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Seminars (for Scientists) Fall 2011

Gas Giants

(Courtesy NASA)

Below is the schedule of LASP Seminars for Scientists for the Fall 2011 semester. Most dates and speakers will be finalized within one week of the seminar, so check this site often for the most current information. All LASP seminars are open to the public EXCEPT those labeled “internal.”

LASP Seminars for Scientists are generally on Thursdays from 4:00-5:00 p.m, with refreshments served at 3:45 p.m. Seminars at LSTB (in the East Campus Research Park) are in the main auditorium, room 299, while the seminars at the on-campus Duane building are in room D-142 unless otherwise noted.

For seminars at Duane, parking passes are available for the Euclid parking lot.

For more information or if you have questions contact Sebastian Schmidt: 303-492-6401 or

Fall Semester 2011 Schedule:

November 10, 2011

Mars Chloride-Bearing Materials – Signatures of Aqueous Environments

Speaker: Mikki Osterloo
Time: 4pm (refreshments served 3:45pm)
Location: Duane Physics Bldg Room D-142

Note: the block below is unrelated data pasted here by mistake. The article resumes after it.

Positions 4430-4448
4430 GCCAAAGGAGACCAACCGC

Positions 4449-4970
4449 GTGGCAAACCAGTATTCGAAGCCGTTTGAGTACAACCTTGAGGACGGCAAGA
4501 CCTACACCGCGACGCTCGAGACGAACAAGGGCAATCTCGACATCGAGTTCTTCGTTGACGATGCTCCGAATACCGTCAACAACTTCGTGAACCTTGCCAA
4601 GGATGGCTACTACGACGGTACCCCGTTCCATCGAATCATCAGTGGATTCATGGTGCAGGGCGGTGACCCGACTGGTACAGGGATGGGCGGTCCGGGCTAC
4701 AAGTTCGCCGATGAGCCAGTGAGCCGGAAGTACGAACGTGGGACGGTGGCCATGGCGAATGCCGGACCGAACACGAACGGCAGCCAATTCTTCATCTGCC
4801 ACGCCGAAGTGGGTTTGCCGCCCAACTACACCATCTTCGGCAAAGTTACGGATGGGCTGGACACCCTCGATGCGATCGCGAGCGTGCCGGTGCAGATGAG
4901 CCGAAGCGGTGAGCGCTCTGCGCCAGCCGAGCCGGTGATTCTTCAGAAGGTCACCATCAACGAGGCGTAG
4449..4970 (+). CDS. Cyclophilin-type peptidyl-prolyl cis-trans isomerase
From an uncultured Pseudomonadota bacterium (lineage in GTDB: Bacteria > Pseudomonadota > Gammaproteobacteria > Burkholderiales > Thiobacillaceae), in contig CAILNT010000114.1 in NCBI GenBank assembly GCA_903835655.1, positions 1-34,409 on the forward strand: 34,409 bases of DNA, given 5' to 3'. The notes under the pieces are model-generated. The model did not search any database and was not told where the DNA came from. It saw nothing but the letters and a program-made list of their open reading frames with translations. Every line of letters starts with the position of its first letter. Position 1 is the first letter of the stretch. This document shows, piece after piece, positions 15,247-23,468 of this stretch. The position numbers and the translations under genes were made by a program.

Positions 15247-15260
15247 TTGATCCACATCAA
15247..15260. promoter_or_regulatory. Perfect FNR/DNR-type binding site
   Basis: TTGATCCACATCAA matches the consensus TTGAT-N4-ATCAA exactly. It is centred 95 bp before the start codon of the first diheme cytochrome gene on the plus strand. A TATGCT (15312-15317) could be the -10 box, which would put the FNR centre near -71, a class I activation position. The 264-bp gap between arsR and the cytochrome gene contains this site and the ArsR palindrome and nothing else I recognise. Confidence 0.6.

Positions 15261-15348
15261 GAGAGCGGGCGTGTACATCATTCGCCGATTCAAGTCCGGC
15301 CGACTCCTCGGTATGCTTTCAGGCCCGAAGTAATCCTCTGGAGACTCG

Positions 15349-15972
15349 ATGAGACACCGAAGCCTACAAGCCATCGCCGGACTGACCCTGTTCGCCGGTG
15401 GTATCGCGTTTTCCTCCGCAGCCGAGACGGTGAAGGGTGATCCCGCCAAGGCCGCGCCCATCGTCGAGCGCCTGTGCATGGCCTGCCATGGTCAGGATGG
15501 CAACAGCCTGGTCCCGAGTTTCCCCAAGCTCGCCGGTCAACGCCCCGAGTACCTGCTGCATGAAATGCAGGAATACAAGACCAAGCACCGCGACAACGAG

Abstract: The Thermal Emission Imaging System (THEMIS) on the 2001 Mars Odyssey Spacecraft has provided thermal infrared (IR) spectra of materials dispersed throughout the low albedo Noachian and Hesperian-aged southern highlands plains units that show a featureless slope towards longer wavelengths. Compact Reconnaissance Imaging Spectrometer for Mars (CRISM) visible/near infrared spectral observations for the sites indicate that they are composed of a relatively high albedo anhydrous material, which lacks distinct spectral absorptions. Supported by additional observations such as elevated thermal inertia, location in topographic lows, and distinctive morphology (e.g., light-toned and polygonally fractured), there is compelling evidence for a mineralogical component of chloride salt within the materials. Results of our global survey of THEMIS IR daytime data indicate there are hundreds of local exposures spread throughout the southern highlands plains units. Although these chloride materials may only be representative of relatively short-lived bodies of water, such as the salt pans of Death Valley, the fact that the hydrologic and climatic conditions permitted their formation is important and indicates that many locations throughout the southern highlands must have been substantially warmer and wetter in the past. I will discuss the results of our survey investigating the geologic context of the materials, highlighting the materials’ geologic diversity and prevalence across the southern highlands. Additionally, I will discuss our ongoing efforts to investigate and characterize the proposed chloride-bearing materials and their potential formation mechanisms, including crater age-dating of the materials, detailed stratigraphic investigations, and structural analyses of the polygonal fractures identified within many of the sites. Understanding these materials has implications for the hydrological history of the planet and can provide clues to the evolution of regional and global climate.